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I go out to Striblings every fall for apples, I've never picked peaches there before. It is a reputable orchard as you can tell by the variety of peaches that they have.

no luck. they won't have anything ready until end of july, first of august.

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no luck. they won't have anything ready until end of july, first of august.

I seem to recall that Westmoreland Farms, near King George, VA has peaches as well. Being somewhat further south, perhaps their peaches are a little further along. Google didn't turn up anything on Wesmoreland Fars, but they usually are discussed in the Post weekend section article on berry picking. Warning, it is a hike down there, but excellent for picking all kinds of berries.

edited to add: The better way to get to Westmoreland Farms is to take Rt. 301 through Waldorf and La Plata (bbq alert) and cross the Potomac at Dahlgren, VA. The traffic on 95 south to Fredricksburg is terrible.

Edited by Jacques Gastreaux
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Thanks for tip on Butlers - I'm ordering a flat (14 lbs!) of already picked sour cherries for canning - $30. I will supply the drinks for anyone who will come over and help me pit the damn things.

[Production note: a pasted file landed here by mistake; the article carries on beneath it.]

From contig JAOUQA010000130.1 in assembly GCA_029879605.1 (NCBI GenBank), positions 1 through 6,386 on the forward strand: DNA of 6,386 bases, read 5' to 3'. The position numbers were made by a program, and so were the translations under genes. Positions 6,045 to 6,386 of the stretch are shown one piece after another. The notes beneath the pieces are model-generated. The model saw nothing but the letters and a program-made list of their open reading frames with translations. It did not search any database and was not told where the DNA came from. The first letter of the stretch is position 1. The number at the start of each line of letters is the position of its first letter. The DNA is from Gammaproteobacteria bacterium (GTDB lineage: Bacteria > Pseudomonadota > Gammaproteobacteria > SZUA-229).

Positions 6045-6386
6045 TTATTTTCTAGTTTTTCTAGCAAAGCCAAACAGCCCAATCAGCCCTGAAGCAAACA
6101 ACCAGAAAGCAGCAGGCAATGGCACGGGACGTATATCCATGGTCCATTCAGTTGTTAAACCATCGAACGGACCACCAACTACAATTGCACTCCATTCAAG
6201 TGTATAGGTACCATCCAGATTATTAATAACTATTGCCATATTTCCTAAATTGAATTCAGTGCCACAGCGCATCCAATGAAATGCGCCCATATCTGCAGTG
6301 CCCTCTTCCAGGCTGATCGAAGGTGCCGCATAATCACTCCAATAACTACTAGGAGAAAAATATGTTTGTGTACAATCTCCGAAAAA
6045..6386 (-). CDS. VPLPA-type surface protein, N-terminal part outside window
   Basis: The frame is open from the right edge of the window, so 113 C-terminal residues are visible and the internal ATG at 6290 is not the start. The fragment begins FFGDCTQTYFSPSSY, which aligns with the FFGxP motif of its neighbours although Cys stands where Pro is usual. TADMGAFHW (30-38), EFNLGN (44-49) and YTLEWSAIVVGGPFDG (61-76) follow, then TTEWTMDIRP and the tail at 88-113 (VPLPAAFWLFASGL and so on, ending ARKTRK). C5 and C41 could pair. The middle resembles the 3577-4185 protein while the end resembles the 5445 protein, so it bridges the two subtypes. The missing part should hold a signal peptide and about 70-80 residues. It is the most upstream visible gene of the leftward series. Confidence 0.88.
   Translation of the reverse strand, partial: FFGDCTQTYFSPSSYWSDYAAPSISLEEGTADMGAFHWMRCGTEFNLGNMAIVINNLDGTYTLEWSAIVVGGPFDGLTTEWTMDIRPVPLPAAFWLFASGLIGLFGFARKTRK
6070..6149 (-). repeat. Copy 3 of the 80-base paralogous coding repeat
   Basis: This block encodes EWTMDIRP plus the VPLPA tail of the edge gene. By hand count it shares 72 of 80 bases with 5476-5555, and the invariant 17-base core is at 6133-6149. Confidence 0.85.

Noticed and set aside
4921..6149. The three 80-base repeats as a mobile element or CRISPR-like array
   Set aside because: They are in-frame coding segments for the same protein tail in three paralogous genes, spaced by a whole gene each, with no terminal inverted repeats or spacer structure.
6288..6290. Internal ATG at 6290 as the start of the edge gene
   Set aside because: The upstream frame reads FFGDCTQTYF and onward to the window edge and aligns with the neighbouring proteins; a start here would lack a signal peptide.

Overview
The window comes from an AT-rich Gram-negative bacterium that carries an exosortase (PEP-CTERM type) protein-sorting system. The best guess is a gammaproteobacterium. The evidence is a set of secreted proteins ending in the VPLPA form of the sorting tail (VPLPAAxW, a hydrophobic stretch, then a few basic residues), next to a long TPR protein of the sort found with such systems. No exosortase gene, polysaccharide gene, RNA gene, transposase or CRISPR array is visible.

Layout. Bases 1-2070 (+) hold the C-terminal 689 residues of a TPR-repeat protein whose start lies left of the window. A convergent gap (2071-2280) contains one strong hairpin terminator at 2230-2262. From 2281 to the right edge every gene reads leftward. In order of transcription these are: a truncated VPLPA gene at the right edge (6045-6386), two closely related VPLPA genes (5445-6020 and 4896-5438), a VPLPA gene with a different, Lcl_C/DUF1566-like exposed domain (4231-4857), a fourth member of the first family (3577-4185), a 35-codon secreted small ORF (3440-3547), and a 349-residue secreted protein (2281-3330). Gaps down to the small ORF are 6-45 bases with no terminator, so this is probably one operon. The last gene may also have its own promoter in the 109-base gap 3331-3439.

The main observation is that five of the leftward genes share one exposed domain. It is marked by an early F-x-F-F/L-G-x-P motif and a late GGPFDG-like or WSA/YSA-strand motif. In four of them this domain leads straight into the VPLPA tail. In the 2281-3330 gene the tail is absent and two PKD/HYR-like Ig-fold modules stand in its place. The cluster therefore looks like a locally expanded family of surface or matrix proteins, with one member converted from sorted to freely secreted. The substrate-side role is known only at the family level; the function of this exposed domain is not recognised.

I picked 15 lbs. of sour cherries at Homestead last summer. Pitting them one at a time took many, many hours over two separate days. I vowed I would never do it that way again. Sur la Table sells a little hand crank cherry pitter, where you feed cherries into a hopper. It costs a lot, but I decided at the time that if I do a big batch like that again, I will buy one. I'm not doing cherry preserves this year, because I still have a few jars left from last summer. But I did make a big, lattice-crust cherry pie for my husband's birthday last week, which turned out fabulously. I bought two quarts at the Dupont market, and pitted them one cherry at a time. It reminded me what drudgery it is. If you do get people to help you and you are pitting by hand, a paper clip works as well as a squeezable olive-cherry pitter. Open the paper clip out to an S shape, insert one loop into the stem end, snag the pit and pull it out.

I will pass along this other hint, which I discovered via the school of hard knocks re cherry preserves. When you chop the cherries and measure them for the jam pot, do not use all the juice. The first time I made cherry jam I included all of the juice, and despite using the indicated amount of pectin and sugar, the preserves never thickened up. Last year, the extra juice got used for a batch of cherry jelly, which is beautiful and delicious. And the preserves were perfect.